Happy Fourth of July week! lets enjoy the holiday and be safe with some very simple tips for staying safe at home and while out watching fireworks. Proceed with caution and leave the fireworks for trained professionals. Sparklers are not to be given to children, notice the temperature at which a sparkler burns --1200 degrees F !! Sparklers are fun and pretty, but oh so dangerous.

Friday, June 27, 2014

How To Avoid Falling, Slipping and Tripping #safetymonth

Have you yourself fallen, tripped or slipped lately? It is a scary feeling that I myself experienced just this last April. I fell in the parking lot at the grocery store, simply because I was busy talking and did not pay attention to where I was walking. My left leg was black and blue for weeks, the pain was aggravating to say the least. I was very lucky and did not break anything, but my pride that day.

Many of us are living with or caring for our parents or grandparents as we journey into another realm of our busy lives. Grandparents are such precious treasures to us , not to mention the bonds they create with our children. Keeping them safe, just as they did for us, must be a priority.
Did you know that falls are the second-leading cause of unintentional death? Not many people do. Since June is National Safety Month, our friends at the Recall Center have made it their mission to educate and encourage safe behavior with hopes to help prevent slips, trips, and falls.



The first step toward preventing falls is understanding what causes them.
  • Spills are a significant hazard, particularly in places like kitchens or bathrooms with tile floors that become slick when wet. Spills can also be difficult to see.
  • Weather hazards such as snow and ice, or even just rainwater, create slippery surfaces and uncertain footing. Snow or ice falling from a rooftop can hit or startle someone, potentially causing a fall.
  • Wet or oily floors, whether due to a spill, water from the tub, snow or rain tracked into the house, or something else, can be dangerously slippery.
  • Loose or uneven flooring, including loose tile or the unsecured edge of a carpet or area rug, can catch a foot and cause someone to stumble.
  • Dim lighting makes it difficult to see objects to avoid, particular for individuals with declining eyesight.
  • Clutter places hazards in the way of people who may be at risk of falling. Shoes, pet toys, or virtually anything else can cause someone to trip, and even a small stumble is enough to cause a fall, especially in someone whose mobility and reflexes are limited by age.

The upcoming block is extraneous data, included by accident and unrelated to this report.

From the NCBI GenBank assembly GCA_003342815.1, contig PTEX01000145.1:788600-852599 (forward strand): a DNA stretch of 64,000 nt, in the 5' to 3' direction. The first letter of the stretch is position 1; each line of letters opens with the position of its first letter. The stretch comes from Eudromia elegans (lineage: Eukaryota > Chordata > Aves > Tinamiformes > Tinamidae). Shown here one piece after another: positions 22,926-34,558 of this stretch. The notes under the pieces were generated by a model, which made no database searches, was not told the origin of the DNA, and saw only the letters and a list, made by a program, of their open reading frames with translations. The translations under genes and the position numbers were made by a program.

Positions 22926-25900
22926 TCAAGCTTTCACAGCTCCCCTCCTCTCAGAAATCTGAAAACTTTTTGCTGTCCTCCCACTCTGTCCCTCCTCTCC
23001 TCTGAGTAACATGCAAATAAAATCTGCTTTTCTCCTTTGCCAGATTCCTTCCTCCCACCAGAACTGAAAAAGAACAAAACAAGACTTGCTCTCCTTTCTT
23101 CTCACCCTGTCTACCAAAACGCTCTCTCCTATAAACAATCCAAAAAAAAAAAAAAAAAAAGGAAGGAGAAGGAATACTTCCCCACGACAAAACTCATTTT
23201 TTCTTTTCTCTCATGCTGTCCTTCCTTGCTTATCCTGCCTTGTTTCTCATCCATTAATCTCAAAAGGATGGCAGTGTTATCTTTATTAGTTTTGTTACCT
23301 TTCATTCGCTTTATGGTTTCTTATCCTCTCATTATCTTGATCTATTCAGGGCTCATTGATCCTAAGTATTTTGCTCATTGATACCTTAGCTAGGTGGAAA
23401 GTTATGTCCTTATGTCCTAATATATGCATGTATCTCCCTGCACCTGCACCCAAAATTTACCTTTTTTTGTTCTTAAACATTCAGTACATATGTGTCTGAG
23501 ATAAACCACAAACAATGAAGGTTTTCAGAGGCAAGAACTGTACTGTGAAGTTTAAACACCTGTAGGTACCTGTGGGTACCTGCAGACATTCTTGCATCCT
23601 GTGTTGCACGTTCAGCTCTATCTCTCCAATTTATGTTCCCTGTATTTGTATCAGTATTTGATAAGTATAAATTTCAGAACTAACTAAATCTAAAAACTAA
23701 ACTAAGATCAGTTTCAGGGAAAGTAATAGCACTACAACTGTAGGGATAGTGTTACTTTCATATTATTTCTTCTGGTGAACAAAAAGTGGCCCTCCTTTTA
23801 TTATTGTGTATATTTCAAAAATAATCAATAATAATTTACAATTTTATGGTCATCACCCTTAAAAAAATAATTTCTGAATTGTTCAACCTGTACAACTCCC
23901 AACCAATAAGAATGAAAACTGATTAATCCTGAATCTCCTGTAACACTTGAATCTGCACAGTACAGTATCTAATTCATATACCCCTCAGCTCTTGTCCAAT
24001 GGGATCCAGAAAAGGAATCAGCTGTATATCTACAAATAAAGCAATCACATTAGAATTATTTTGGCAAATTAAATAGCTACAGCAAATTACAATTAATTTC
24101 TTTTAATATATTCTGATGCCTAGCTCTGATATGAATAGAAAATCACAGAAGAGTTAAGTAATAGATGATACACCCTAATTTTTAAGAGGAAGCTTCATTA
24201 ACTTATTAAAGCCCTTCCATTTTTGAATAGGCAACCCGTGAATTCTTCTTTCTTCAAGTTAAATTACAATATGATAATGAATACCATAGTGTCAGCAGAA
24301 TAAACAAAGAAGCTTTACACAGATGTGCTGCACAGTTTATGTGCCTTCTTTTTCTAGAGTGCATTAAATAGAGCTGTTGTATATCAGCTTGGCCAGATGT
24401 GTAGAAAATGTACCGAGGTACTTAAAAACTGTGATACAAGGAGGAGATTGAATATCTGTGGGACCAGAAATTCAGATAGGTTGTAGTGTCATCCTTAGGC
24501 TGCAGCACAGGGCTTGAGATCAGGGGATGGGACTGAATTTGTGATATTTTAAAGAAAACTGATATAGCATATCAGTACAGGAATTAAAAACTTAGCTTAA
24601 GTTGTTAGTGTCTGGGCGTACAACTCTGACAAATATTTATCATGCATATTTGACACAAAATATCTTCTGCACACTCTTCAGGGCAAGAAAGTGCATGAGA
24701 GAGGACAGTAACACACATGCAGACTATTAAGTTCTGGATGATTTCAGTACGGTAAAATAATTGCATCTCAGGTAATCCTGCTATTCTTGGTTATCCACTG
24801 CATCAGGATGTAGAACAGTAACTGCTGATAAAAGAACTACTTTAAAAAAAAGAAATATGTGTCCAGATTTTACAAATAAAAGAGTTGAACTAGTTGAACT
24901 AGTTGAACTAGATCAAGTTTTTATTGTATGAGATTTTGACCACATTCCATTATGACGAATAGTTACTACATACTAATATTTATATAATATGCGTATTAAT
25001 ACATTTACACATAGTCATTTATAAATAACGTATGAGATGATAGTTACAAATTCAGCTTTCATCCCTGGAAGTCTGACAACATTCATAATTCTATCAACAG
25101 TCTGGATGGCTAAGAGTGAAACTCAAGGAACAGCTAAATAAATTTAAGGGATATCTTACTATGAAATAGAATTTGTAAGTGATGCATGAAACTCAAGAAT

The next step is knowing places where hazards most often occur, and where seniors are most likely to encounter them.
  • Living spaces, because they are heavily trafficked, carry a variety of risks. Bedrooms and hallways may be prone to clutter or loose carpets, while bathrooms and kitchens often have spills or other liquids on the floor. Pay special attention to stairs, as they can be difficult for seniors to navigate even under ideal conditions and can also lead to the most damaging falls.
  • Outdoor walkways can be especially hazardous. They are prone to buildups of ice and snow and may become slick with rain. Heavily trafficked routes pose even more of a risk–not only will seniors encounter potential hazards more often, familiarity can lead to carelessness.
  • Garages, often used as a catch-all storage space, are often cluttered and badly lit, a dangerous combination.
Gardens and yards, while an excellent source of exercise and fresh air, can be risky too. Grass and mud can conceal uneven ground, tree roots, garden implements left outside, or other potential causes of a fall. And while a fall on grass may not seem as bad as one on asphalt, it can still cause serious injury.
     Please be safe and keep your loved ones safe......

    Thursday, February 27, 2014

    Allergic Reactions What's All The Buzz About #health #allergies

    Allergic reactions are sensitivities to substances called allergens that come into contact with the skin, nose, eyes, respiratory tract, and gastrointestinal tract. They can be breathed into the lungs, swallowed, or injected( like a sting)
    Allergic reactions are common. The immune response that causes an allergic reaction is similar to the response that causes hay fever. Most reactions happen soon after contact with an allergen. Severe reactions usually happen within minutes to a couple hours after the contact.